applying the undercoat-forming material of claim 1 onto a processable substrate to form an undercoat layer,
    applying a photoresist composition onto the undercoat layer to form a photoresist layer,
    exposing the photoresist layer in a predetermined region to radiation,
    developing the photoresist layer with a developer to form a photoresist pattern, and
    processing the undercoat layer and the substrate through the patterned photoresist layer as a mask, by means of a dry etching apparatus.
  6. 6. The patterning process of claim 5, wherein said photoresist composition comprises a silicon atom-bearing polymer, and the processing step includes dry etching the undercoat layer through the photoresist layer as a mask with an oxygen or hydrogen-based etching gas.
  7. 7. A patterning process comprising the steps of:
    applying the undercoat-forming material of claim 1 onto a processable substrate to form an undercoat layer,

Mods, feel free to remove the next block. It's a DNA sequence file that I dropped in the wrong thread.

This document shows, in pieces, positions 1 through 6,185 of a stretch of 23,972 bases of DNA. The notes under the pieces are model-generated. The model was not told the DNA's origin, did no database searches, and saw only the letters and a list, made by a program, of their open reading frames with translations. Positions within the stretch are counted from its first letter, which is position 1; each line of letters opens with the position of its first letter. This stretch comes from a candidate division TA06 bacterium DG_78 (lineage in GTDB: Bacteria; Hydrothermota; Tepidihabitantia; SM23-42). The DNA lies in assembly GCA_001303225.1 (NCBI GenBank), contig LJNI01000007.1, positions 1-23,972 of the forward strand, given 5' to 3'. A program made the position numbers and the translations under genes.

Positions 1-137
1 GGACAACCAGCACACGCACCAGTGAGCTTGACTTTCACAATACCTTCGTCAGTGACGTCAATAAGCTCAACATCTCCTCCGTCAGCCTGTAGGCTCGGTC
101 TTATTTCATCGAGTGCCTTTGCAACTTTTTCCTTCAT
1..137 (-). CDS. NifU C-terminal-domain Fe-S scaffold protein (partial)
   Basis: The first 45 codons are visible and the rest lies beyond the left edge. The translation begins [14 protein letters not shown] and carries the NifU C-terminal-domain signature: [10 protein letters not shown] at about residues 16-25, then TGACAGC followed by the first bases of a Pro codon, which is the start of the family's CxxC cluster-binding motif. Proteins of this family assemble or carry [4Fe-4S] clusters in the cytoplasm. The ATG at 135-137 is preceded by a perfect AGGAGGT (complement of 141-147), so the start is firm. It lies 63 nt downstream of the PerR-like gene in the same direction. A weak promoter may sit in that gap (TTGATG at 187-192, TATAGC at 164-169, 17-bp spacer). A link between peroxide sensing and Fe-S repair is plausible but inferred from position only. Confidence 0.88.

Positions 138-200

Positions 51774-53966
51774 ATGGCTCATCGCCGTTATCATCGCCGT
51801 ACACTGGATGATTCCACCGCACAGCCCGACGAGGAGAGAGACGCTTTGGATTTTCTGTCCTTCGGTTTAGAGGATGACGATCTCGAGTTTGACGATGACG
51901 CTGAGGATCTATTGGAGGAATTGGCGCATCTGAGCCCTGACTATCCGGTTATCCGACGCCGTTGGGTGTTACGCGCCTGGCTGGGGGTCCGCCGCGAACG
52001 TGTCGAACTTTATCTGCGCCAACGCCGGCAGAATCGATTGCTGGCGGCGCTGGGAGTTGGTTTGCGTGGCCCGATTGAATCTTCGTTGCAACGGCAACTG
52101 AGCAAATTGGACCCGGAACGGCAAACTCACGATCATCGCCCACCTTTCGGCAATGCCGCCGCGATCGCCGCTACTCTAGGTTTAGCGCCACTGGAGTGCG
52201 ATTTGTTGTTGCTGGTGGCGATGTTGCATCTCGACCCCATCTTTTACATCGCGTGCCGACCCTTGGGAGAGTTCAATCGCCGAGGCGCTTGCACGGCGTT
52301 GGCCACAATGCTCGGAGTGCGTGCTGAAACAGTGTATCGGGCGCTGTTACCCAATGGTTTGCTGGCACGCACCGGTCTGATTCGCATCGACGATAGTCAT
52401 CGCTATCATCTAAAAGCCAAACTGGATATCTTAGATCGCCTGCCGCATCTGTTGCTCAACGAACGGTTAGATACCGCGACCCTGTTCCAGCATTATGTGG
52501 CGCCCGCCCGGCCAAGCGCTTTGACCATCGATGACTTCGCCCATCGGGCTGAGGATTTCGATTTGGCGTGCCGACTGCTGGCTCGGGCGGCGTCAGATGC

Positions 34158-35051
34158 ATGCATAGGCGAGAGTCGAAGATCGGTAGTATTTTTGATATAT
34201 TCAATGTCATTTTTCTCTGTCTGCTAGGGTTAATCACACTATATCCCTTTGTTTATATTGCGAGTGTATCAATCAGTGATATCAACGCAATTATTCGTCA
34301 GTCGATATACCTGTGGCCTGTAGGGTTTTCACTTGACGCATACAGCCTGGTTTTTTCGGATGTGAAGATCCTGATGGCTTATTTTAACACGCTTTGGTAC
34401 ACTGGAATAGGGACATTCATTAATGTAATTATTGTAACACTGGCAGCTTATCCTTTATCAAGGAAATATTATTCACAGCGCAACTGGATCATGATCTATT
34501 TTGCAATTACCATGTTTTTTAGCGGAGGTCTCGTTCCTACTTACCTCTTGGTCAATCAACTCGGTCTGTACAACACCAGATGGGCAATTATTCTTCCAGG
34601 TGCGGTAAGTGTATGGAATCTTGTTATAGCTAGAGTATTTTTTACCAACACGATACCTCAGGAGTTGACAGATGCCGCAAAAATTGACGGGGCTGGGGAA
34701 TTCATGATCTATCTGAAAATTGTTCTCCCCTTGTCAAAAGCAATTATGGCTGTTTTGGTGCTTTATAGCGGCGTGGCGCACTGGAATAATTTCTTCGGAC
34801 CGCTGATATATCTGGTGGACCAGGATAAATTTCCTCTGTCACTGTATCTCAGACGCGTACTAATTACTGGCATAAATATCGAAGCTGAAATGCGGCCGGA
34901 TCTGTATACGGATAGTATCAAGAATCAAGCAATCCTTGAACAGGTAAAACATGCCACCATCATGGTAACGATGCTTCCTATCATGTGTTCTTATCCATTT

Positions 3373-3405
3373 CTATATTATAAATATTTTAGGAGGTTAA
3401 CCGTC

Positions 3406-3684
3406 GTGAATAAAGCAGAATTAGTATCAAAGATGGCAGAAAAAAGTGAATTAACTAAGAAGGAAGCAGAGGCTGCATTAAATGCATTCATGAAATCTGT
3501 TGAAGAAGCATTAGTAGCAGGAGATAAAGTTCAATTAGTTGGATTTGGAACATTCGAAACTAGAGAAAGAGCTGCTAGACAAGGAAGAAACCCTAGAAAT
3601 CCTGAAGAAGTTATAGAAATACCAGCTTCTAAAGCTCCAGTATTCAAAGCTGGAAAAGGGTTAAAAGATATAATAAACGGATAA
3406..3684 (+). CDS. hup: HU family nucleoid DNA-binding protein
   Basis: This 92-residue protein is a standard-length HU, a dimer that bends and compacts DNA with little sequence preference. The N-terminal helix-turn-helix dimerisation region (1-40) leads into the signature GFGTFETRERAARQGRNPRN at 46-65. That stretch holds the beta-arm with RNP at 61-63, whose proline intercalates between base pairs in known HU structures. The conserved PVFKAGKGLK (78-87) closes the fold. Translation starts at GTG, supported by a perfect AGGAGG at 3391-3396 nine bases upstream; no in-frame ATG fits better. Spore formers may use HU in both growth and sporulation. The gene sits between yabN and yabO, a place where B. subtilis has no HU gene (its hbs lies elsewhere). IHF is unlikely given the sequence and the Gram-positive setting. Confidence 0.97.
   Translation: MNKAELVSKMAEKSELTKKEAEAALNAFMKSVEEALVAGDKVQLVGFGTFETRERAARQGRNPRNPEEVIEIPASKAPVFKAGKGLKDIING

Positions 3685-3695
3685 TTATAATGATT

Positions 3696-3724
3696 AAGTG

applying a silicon atom-containing intermediate layer over the undercoat layer,
    applying a photoresist composition onto the intermediate layer to form a photoresist layer,
    exposing the photoresist layer in a predetermined region to radiation,
    developing the photoresist layer with a developer to form a photoresist pattern,
    processing the intermediate layer through the patterned photoresist layer as a mask,
    removing the patterned photoresist layer, and
    processing the undercoat layer and then the substrate through the processed intermediate layer as a mask,
    the processing steps using a dry etching apparatus.
  8. 8. The patterning process of claim 7, wherein said photoresist composition comprises a silicon atom-free polymer, and the step of processing the undercoat layer includes dry etching with an oxygen or hydrogen-based etching gas.
US11604337 2005-11-28 2006-11-27 Resist undercoat-forming material and patterning process Active US7510820B2 (en)

Priority Applications (4)